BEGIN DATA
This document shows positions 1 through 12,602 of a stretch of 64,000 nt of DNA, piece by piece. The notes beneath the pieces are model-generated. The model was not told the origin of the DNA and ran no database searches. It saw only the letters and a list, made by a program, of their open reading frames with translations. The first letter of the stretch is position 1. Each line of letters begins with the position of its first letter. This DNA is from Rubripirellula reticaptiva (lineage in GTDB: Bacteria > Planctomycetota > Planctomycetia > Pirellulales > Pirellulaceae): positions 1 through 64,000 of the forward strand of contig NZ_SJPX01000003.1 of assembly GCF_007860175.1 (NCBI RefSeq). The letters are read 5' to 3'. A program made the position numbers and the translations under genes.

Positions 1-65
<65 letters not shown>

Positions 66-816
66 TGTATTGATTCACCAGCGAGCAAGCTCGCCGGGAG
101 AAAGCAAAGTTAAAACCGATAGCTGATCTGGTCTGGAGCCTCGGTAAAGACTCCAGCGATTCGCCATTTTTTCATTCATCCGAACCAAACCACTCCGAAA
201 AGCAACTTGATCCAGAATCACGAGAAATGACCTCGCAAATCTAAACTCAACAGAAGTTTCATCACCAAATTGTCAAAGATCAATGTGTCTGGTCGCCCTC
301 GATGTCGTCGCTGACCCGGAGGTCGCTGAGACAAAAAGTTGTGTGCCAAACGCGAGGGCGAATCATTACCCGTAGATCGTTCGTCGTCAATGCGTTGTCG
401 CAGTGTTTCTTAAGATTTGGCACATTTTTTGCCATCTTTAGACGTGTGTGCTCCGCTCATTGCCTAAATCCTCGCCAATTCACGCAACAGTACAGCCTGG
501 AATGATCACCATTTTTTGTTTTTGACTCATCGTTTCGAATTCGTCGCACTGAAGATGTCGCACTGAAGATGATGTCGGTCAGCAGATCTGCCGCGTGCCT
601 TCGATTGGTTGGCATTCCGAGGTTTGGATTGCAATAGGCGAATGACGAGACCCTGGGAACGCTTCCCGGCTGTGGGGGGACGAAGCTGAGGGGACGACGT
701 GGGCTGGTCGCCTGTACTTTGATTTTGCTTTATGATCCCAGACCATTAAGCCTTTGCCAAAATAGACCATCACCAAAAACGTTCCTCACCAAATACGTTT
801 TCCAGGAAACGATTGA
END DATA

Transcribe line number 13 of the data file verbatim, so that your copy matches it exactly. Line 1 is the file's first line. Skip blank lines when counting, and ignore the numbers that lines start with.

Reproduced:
801 TCCAGGAAACGATTGA